Helmets and antilock brakes make riding less dangerous.
Motorcycles are less stable and less visible than cars and often have high performance capabilities. When motorcycles crash, their riders lack the protection of an enclosed vehicle, so they're more likely to be injured or killed. The federal government estimates that per mile traveled in 2010, the number of deaths on motorcycles was about 30 times the number in cars.
National Highway Traffic Safety Administration. 2012. Traffic safety facts, 2010: motorcycles. Report no. DOT HS-811-639. Washington, DC: US Department of Transportation.
Because serious head injury is common among fatally injured motorcyclists, helmet use is important. Helmets are about 37 percent effective in preventing motorcycle deaths
Deutermann, W. 2004. Motorcycle helmet effectiveness revisited. Report no. DOT HS-809-715. Washington, DC: National Highway Traffic Safety Administration.
and about 67 percent effective in preventing brain injuries.
National Highway Traffic Safety Administration. 2008. Traffic safety facts, laws: motorcycle helmet use laws. Report no. DOT HS-810-887W. Washington, DC: U.S. Department of Transportation.
Yet only 20 states and the District of Columbia mandate helmet use by all riders.
The following facts are based on analysis of data from the U.S. Department of Transportation's Fatality Analysis Reporting System (FARS).
A total of 4,309 motorcyclists died in crashes in 2010. Motorcyclist deaths had been declining since the early 1980s but began to increase in 1998 and continued to increase through 2008. Motorcyclist deaths decreased by 16 percent in 2009 compared to 2008 and increased slightly in 2010. Motorcycle deaths accounted for 13 percent of all motor vehicle crash deaths in 2010 and were more than double the number of motorcyclist deaths in 1997. In contrast, at 22,263, fewer passenger vehicle occupants died in crashes in 2010 than in any year since the National Highway Traffic Safety Administration began collecting fatal crash data in 1975.
Passenger vehicle occupant deaths and motorcyclist deaths, 1975-2010
In 2010, fatally injured motorcycle drivers were less likely to be operating without a valid driver's license than in 2001 (21 percent vs. 27 percent). However, the rate of unlicensed fatally injured motorcycle drivers in 2010 was still higher than the rate of unlicensed fatally injured passenger vehicle drivers (14 percent).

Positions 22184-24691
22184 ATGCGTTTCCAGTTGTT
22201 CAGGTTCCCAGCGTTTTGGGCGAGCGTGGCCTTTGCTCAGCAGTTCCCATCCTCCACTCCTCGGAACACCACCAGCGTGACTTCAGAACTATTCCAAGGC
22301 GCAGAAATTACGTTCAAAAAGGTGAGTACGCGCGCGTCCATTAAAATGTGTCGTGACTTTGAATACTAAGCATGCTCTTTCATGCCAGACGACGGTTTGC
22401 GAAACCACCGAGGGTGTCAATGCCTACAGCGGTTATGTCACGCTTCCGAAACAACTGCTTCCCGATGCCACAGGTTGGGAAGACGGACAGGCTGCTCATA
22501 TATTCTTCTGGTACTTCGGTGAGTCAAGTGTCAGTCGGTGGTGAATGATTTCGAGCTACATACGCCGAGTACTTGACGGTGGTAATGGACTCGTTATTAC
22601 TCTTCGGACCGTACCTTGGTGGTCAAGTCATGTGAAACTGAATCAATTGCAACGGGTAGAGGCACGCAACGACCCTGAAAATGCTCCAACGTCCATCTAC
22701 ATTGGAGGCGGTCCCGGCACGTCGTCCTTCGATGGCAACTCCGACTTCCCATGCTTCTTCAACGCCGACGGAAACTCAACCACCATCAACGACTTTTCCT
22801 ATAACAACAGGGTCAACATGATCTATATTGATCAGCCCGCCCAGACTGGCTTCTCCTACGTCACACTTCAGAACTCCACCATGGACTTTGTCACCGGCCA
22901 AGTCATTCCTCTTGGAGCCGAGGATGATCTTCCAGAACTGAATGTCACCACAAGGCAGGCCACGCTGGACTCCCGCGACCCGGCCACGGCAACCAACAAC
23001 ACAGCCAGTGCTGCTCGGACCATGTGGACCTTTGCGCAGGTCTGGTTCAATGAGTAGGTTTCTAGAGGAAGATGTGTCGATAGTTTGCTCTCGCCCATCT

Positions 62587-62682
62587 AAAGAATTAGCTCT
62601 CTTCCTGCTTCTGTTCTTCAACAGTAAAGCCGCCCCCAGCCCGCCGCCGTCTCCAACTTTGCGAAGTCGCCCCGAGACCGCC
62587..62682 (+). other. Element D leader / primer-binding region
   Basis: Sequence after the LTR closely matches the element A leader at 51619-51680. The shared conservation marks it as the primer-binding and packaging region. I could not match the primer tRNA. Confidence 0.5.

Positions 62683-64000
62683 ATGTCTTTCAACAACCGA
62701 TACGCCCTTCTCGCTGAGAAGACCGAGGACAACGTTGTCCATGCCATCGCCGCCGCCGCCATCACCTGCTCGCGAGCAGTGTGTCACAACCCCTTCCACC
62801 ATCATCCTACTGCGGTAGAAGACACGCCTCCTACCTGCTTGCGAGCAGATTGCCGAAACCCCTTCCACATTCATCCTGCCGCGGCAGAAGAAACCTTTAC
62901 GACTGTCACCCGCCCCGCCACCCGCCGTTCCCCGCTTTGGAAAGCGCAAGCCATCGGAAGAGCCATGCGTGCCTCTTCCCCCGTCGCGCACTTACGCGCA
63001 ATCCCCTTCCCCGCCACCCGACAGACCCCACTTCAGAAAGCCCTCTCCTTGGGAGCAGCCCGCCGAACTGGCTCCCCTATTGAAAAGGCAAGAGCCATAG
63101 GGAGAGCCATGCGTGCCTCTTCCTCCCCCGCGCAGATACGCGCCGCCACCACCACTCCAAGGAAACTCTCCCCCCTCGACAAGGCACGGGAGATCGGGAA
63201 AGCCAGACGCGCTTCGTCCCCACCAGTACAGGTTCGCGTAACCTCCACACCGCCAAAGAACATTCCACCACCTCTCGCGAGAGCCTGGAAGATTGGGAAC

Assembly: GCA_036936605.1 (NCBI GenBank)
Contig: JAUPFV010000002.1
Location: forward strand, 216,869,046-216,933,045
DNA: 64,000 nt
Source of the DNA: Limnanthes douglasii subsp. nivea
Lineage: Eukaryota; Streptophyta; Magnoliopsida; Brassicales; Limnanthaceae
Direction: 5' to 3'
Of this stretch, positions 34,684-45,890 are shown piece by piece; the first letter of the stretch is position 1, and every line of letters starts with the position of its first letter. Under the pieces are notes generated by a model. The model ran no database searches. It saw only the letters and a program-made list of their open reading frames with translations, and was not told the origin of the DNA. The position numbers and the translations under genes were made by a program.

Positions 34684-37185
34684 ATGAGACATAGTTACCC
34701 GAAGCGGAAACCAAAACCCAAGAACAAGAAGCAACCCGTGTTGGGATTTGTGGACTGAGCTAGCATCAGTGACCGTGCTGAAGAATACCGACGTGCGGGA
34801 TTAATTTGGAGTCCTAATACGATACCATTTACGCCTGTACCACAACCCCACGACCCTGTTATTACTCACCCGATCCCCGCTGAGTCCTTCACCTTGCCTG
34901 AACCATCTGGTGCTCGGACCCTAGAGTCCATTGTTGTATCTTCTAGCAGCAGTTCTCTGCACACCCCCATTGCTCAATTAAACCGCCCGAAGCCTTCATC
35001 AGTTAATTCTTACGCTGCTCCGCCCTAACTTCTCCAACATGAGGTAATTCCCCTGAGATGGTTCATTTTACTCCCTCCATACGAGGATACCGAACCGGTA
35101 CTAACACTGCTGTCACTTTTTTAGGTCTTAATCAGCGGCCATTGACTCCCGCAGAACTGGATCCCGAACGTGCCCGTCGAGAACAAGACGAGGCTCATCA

Forty-five percent of motorcyclist deaths in 2010 occurred in single-vehicle crashes, and 55 percent occurred in multiple-vehicle crashes. This has remained largely unchanged since the 1980s.
In the early 1980s the proportion of fatally injured motorcyclists 50 and older started to increase, rising from 3 percent of all rider deaths in 1982 to 13 percent in 1997 and 24 percent in 2010.
Percentage of motorcyclist deaths by age, 1975-2010
Ninety percent of motorcyclists killed in 2010 were males.
Sixty-five percent of the females who died in motorcycle crashes in 2010 were passengers, and their deaths represented 91 percent of the passenger deaths. Ninety-nine percent of the males who died were drivers.
In 2010, 58 percent of fatally injured motorcycle drivers were helmeted. Helmet use was lower, at 49 percent, for people killed as passengers on motorcycles.
In 2010, 90 percent of fatally injured motorcyclists were helmeted in states with helmet laws that cover all riders, in contrast to only 18 percent in states with no helmet law. In states with helmet laws that cover only some riders, 35 percent of fatally injured motorcyclists were helmeted.
Engine sizes of motorcycles whose drivers were killed in crashes have gone up dramatically. Among motorcycle drivers killed in 2010, 29 percent drove motorcycles with engine size larger than 1,400 cc, compared to 9 percent in 2000 and less than 1 percent in 1990.
Percentage of motorcycle driver deaths by motorcycle engine size, 1985-2010
Among the motorcycles whose drivers were killed in 2010, 83 percent of touring bikes had engines larger than 1,400 cc, while all off-road bikes and 97 percent of supersport bikes had engines of sizes 1,000 cc or smaller.
Among fatally injured motorcycle drivers, 74 percent of cruiser or standard drivers in 2010 were 40 or older, and 92 percent of touring bike drivers. In contrast, 72 percent of off-road bike drivers and 62 percent of fatally injured supersport drivers in 2010 were younger than 30.
At 84 percent, helmet use was highest among fatally injured drivers of sport-touring motorcycles in 2010. Seventy-three percent of fatally injured supersport drivers and 70 percent of sport/unclad sport drivers were helmeted in 2010. About half of fatally injured drivers of touring motorcycles and of cruisers or standards were helmeted.
Eighty-three percent of motorcyclist deaths in 2010 occurred during April-October. Fatalities peaked during July and August and were lowest during December-February.
Fifty percent of motorcyclist deaths in 2010 occurred on weekends, and those deaths were more likely to occur after 6 p.m. compared to weekdays.
More than half of motorcyclist deaths in 2010 occurred on major roads other than interstates and freeways.
Twenty-nine percent of fatally injured motorcycle drivers in 2010 had a blood alcohol concentration (BAC) at or above 0.08 percent; in single-vehicle crashes this was 42 percent.
Fifty-six percent of motorcycle drivers killed at night (9 p.m.-6 a.m.) in 2010 had BACs at or above 0.08 percent.
©1996-2015, Insurance Institute for Highway Safety, Highway Loss Data Institute | www.iihs.org
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